Job candidates in the financial sector are becoming increasingly brazen in lying when they submit CVs for job applications.
A study of more than 3,000 CVs submitted by job applicants during 2004 showed that 25 per cent of the CVs submitted ants in the financial sector contained false, or incorrect statements.
The study by employee screening specialists, The Risk Advisory Group (TRAG), also showed that each of these incorrect CVs contained an average of three lies, many by omission.
TRAG says the omissions from CVs include missing out information on credit history, fraud, previous addresses, previous directorships, job titles, academic qualifications and details of employment dates and gaps in employment.
The results show a marked increase in the lengths to which candidates, who set out to mislead employers, are prepared to go to adapt their CVs to make them more attractive to potential employers.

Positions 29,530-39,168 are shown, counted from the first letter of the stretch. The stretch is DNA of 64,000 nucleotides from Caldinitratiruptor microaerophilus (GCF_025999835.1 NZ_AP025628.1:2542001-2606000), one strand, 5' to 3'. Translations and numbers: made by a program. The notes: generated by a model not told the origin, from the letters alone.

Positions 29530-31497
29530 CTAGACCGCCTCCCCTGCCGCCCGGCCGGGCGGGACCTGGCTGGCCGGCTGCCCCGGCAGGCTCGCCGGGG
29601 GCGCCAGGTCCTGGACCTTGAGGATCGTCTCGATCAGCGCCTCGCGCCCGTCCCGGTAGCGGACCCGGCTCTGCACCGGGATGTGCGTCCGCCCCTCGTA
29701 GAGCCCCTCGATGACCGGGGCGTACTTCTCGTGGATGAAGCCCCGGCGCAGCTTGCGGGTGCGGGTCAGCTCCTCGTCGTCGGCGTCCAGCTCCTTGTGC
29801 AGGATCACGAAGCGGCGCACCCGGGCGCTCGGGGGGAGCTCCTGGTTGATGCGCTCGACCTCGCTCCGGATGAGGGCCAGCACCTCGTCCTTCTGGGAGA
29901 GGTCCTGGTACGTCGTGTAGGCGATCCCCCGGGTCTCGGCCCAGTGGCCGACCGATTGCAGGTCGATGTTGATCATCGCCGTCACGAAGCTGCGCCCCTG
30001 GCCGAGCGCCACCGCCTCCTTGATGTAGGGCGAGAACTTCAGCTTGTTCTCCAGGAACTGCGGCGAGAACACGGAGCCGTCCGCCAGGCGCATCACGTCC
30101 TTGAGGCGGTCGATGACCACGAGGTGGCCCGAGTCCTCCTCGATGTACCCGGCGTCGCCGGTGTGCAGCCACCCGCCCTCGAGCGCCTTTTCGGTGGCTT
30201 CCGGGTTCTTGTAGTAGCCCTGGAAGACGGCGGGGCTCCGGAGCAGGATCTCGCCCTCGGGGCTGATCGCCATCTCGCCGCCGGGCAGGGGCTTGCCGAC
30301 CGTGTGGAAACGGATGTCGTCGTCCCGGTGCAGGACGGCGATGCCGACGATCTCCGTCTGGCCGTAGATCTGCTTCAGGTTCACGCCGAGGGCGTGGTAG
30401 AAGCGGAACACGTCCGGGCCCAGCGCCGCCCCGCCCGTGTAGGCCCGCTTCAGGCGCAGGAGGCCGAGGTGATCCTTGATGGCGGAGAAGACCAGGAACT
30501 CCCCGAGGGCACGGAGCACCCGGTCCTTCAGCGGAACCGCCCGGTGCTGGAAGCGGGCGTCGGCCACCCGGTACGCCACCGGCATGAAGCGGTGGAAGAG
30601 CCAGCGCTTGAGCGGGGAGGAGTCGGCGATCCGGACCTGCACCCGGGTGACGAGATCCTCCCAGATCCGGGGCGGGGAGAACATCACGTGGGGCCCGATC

In previous years TRAG studies have shown that where any problems have been discovered with CVs there tended to be only one misleading statement.
Richard Prior, TRAG’s Deputy Managing Director, said: “These results are a warning to employers of taking too much at face value when hiring people. Clearly any candidate could make a mistake when preparing a CV, but three mistakes are unlikely and effectively mean that these CVs are bogus.
“We are constantly surprised by the lengths to which candidates will go to mislead employers when they are applying for jobs and this study shows that candidates seem to be taking the view that if they have lied once in their CV they might as well lie several times.”